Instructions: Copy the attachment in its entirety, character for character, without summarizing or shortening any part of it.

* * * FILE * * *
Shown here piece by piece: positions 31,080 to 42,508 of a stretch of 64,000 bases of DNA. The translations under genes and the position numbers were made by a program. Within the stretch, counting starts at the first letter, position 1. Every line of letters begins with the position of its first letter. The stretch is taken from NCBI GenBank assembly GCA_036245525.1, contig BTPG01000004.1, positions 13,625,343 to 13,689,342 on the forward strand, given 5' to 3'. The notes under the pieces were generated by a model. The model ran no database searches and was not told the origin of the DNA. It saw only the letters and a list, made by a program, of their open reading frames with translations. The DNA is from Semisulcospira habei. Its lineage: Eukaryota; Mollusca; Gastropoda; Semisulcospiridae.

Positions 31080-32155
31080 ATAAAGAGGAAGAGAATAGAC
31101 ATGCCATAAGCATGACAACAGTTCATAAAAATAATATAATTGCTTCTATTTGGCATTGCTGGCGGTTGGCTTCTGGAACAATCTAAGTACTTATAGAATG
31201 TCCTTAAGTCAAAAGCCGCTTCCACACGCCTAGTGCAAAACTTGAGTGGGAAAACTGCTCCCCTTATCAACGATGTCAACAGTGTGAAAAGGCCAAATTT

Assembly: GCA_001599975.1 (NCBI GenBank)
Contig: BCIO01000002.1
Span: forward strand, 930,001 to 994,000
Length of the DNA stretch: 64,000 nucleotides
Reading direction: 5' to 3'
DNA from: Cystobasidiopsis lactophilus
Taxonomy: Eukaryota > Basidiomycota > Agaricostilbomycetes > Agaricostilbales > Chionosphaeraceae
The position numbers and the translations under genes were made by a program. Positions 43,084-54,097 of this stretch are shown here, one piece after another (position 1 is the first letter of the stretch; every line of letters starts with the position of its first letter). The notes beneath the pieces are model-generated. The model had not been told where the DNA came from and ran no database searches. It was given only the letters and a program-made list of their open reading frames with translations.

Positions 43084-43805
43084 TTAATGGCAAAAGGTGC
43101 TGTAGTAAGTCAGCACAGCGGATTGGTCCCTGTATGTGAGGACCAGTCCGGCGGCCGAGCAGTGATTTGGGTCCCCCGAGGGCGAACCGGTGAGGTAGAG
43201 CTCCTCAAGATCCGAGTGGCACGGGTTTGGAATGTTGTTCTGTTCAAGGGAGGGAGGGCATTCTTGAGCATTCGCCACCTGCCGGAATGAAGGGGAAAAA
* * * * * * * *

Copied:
Shown here piece by piece: positions 31,080 to 42,508 of a stretch of 64,000 bases of DNA. The translations under genes and the position numbers were made by a program. Within the stretch, counting starts at the first letter, position 1. Every line of letters begins with the position of its first letter. The stretch is taken from NCBI GenBank assembly GCA_036245525.1, contig BTPG01000004.1, positions 13,625,343 to 13,689,342 on the forward strand, given 5' to 3'. The notes under the pieces were generated by a model. The model ran no database searches and was not told the origin of the DNA. It saw only the letters and a list, made by a program, of their open reading frames with translations. The DNA is from Semisulcospira habei. Its lineage: Eukaryota; Mollusca; Gastropoda; Semisulcospiridae.

Positions 31080-32155
31080 ATAAAGAGGAAGAGAATAGAC
31101 ATGCCATAAGCATGACAACAGTTCATAAAAATAATATAATTGCTTCTATTTGGCATTGCTGGCGGTTGGCTTCTGGAACAATCTAAGTACTTATAGAATG
31201 TCCTTAAGTCAAAAGCCGCTTCCACACGCCTAGTGCAAAACTTGAGTGGGAAAACTGCTCCCCTTATCAACGATGTCAACAGTGTGAAAAGGCCAAATTT

Assembly: GCA_001599975.1 (NCBI GenBank)
Contig: BCIO01000002.1
Span: forward strand, 930,001 to 994,000
Length of the DNA stretch: 64,000 nucleotides
Reading direction: 5' to 3'
DNA from: Cystobasidiopsis lactophilus
Taxonomy: Eukaryota > Basidiomycota > Agaricostilbomycetes > Agaricostilbales > Chionosphaeraceae
The position numbers and the translations under genes were made by a program. Positions 43,084-54,097 of this stretch are shown here, one piece after another (position 1 is the first letter of the stretch; every line of letters starts with the position of its first letter). The notes beneath the pieces are model-generated. The model had not been told where the DNA came from and ran no database searches. It was given only the letters and a program-made list of their open reading frames with translations.

Positions 43084-43805
43084 TTAATGGCAAAAGGTGC
43101 TGTAGTAAGTCAGCACAGCGGATTGGTCCCTGTATGTGAGGACCAGTCCGGCGGCCGAGCAGTGATTTGGGTCCCCCGAGGGCGAACCGGTGAGGTAGAG
43201 CTCCTCAAGATCCGAGTGGCACGGGTTTGGAATGTTGTTCTGTTCAAGGGAGGGAGGGCATTCTTGAGCATTCGCCACCTGCCGGAATGAAGGGGAAAAA